When you’re making a purchase you can’t afford
This sounds like a no-brainer, but the mounds of debt many people hold on their credit cards prove that it’s not. “Use your credit card for the convenience it provides and any rewards you might receive, but only charge what you know you can completely pay back at the end of the month,” suggests Jusko. “While some people are building up debt on their credit cards, other people who treat their cards as a tool of convenience are actually making hundreds of dollars from their cards.”
When a merchant needs to take your card out of view for payment
This scenario is common when paying your tab at a restaurant or bar. Especially if you’re not traveling overseas, chances are that it’s fine, but allowing any merchant the chance to take your card out of view provides the potential for writing down or taking pictures of the card for use later. “A high-risk destination example is Brazil. During the 2016 Olympics, multiple people had their CCs cloned while at restaurants,” Mark Deane, CEO of ETS Risk Management in Bethesda, Maryland, says. “One cyber security manager of a large corporation even told a story of being at a table and catching the waiter with a cloning device under his jacket, trying to swipe the card at the table. The waiter ran off when challenged.” The best practice is to never to let your card out of your sight and don’t be afraid to ask merchants to bring payment options to you. “This is becoming more and more common in Europe, where restaurants bring devices to the table to accept payment, and we think this may become more prevalent in the U.S. as well,” says Alex Cramer, Head of Cards at Final, a mobile-first credit card startup. These are the times you should never open a store credit card.
When purchasing online while connected to public Wi-Fi
Inputting any personal information into a website (whether the site itself is secure or not) can pose risks if the Internet connection is not secure, and this includes the public Internet or any Internet without password protection. The consequences are that any sensitive personal information (think passwords, personal data, and credit card information) can be read by anyone trying to break through the network. It is best to wait until you are over a secure connection before inputting any sensitive information, like passwords or credit card numbers. “Delete Wi-Fi networks from your devices that aren’t yours, and make sure to secure your Wi-Fi connection with a unique, private password,” suggests Emmanuel Schalit, CEO of the password manager Dashlane. “Also, don’t use Wi-Fi connections that aren’t known to be secure (think: your coffee shop Wi-Fi, the free Wi-Fi in your building or the airport) unless doing so over a secure VPN.”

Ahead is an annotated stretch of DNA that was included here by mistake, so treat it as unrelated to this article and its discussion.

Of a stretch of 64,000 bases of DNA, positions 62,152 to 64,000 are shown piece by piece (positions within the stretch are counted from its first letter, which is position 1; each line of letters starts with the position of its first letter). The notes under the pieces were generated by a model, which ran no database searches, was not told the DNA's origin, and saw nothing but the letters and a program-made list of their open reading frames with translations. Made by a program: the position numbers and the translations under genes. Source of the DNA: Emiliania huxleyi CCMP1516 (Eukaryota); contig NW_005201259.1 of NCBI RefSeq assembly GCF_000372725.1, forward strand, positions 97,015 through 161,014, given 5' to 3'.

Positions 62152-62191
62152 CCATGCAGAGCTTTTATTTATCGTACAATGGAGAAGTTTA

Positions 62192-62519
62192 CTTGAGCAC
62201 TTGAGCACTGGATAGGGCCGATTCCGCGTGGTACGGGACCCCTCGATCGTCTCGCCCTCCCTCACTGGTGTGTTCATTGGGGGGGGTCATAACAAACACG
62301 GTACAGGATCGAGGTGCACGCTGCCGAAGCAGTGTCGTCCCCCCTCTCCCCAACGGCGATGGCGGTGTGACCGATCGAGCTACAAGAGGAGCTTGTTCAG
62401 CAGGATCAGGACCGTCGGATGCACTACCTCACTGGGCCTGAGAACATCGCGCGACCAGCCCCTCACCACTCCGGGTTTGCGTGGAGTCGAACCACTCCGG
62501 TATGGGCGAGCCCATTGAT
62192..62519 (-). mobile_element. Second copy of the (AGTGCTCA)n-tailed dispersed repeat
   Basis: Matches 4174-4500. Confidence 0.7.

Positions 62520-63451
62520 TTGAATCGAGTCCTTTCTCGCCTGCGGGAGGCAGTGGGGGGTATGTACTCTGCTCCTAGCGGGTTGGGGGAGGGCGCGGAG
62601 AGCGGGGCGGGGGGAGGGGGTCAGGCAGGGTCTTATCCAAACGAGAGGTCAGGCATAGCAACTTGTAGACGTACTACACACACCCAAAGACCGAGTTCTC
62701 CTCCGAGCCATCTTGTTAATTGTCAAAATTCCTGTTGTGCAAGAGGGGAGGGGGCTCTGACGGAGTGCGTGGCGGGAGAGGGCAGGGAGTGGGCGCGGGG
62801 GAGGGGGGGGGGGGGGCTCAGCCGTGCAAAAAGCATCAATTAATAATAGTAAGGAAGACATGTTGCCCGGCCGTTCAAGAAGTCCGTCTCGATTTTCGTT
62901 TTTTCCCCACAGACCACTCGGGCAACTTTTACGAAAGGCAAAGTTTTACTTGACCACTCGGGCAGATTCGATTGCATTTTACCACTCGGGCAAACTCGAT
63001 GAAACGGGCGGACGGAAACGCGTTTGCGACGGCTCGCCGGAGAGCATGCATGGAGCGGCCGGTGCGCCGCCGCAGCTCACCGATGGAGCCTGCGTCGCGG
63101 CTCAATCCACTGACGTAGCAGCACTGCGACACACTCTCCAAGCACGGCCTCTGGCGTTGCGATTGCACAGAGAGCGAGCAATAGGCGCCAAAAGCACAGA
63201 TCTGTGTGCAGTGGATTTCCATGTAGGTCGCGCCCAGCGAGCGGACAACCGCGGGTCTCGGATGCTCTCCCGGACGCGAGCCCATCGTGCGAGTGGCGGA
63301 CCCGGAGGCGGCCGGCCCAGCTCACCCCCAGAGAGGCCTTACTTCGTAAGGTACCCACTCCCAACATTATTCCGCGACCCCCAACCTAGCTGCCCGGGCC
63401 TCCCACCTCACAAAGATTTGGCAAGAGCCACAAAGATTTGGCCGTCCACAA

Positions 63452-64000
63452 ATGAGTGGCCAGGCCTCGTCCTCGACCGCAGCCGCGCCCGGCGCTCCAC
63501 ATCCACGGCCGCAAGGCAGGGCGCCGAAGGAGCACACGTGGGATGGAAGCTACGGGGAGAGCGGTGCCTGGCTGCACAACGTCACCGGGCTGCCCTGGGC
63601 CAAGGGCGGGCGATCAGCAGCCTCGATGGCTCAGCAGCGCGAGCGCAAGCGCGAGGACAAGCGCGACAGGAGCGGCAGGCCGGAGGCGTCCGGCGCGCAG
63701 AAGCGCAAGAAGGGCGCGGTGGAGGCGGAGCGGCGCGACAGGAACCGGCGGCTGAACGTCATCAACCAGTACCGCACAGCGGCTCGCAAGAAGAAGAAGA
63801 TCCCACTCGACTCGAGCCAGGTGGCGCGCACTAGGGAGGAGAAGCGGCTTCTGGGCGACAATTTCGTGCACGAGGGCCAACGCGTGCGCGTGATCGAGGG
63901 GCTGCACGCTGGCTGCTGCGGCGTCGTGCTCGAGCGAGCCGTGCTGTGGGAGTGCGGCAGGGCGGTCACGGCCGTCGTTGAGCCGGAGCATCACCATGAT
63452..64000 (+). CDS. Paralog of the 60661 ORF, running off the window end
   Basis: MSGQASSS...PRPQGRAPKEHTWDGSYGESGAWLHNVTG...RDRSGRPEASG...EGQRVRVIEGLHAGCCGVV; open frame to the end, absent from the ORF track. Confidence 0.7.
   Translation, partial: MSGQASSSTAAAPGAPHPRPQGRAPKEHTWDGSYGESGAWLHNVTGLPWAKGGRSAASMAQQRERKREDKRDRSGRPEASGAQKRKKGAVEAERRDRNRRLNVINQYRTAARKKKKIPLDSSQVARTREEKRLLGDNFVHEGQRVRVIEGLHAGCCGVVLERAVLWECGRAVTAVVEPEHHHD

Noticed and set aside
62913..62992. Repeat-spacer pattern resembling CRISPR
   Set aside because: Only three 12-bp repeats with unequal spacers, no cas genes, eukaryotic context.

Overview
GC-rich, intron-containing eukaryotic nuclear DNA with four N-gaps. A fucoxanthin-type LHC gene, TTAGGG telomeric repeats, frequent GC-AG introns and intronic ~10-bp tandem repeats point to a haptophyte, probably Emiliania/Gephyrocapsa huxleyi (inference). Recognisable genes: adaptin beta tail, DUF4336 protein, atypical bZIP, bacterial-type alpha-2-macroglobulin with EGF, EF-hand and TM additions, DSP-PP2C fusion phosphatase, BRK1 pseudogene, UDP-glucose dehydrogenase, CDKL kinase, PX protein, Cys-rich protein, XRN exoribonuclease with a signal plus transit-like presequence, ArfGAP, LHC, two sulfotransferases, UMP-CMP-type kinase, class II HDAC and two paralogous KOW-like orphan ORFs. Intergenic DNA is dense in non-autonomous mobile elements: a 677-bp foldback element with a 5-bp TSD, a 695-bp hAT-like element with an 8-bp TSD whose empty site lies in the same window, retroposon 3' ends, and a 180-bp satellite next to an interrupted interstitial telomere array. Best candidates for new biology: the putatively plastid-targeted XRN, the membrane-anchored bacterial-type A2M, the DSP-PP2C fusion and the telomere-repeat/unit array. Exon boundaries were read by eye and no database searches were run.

When purchasing something on a public computer
When surfing the web on a public computer or another person’s computer you don’t know or trust, keep your credit card under lock and key. “A public computer may have devices or software to record all of your keystrokes, also known as keyloggers,” McKee explains. “The computers also might contain malware with other tools for stealing your information.” Because you can’t verify the security of a public computer, you shouldn’t use your credit card on a website you accessed from that computer. Check out these reassuring ways to improve your credit score.
If you see bulky, plastic, exposed wires on devices you’re about to swipe through
Point-of-sale devices that have been tampered with (including setup of “skimmers” to steal payment card data) can be hard to spot, but they are something to be aware of and avoid. If you see bulky, plastic, exposed wires, or other things that look “off” about the device you’re about to use, consider alerting employees or law enforcement. “More and more, consumers should be looking to ‘dip’ instead of ‘swipe,'” says Cramer. “The former reads static data from the mag stripe off the back of the card; the latter reads dynamic data from the chip on the front of the card, adding an additional level of payment security.” Next, make sure you know the 10 times swiping your debit card puts your money at risk.